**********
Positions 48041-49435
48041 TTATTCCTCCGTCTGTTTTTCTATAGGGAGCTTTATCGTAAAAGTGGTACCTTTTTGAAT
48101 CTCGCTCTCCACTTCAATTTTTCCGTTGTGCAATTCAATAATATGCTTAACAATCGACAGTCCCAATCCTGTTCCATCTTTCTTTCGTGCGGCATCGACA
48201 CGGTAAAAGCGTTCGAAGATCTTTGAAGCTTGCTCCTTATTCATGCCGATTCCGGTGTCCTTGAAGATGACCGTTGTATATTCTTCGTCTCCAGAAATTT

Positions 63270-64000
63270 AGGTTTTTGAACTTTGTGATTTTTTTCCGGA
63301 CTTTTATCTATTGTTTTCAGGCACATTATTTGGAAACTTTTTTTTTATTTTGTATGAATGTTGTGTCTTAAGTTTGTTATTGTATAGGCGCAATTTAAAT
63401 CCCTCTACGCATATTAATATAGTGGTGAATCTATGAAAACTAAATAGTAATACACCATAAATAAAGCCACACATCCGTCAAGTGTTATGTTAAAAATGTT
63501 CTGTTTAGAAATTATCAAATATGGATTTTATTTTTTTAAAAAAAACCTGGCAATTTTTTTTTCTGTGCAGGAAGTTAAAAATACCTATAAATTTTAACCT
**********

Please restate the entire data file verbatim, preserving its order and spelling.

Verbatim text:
Positions 48041-49435
48041 TTATTCCTCCGTCTGTTTTTCTATAGGGAGCTTTATCGTAAAAGTGGTACCTTTTTGAAT
48101 CTCGCTCTCCACTTCAATTTTTCCGTTGTGCAATTCAATAATATGCTTAACAATCGACAGTCCCAATCCTGTTCCATCTTTCTTTCGTGCGGCATCGACA
48201 CGGTAAAAGCGTTCGAAGATCTTTGAAGCTTGCTCCTTATTCATGCCGATTCCGGTGTCCTTGAAGATGACCGTTGTATATTCTTCGTCTCCAGAAATTT

Positions 63270-64000
63270 AGGTTTTTGAACTTTGTGATTTTTTTCCGGA
63301 CTTTTATCTATTGTTTTCAGGCACATTATTTGGAAACTTTTTTTTTATTTTGTATGAATGTTGTGTCTTAAGTTTGTTATTGTATAGGCGCAATTTAAAT
63401 CCCTCTACGCATATTAATATAGTGGTGAATCTATGAAAACTAAATAGTAATACACCATAAATAAAGCCACACATCCGTCAAGTGTTATGTTAAAAATGTT
63501 CTGTTTAGAAATTATCAAATATGGATTTTATTTTTTTAAAAAAAACCTGGCAATTTTTTTTTCTGTGCAGGAAGTTAAAAATACCTATAAATTTTAACCT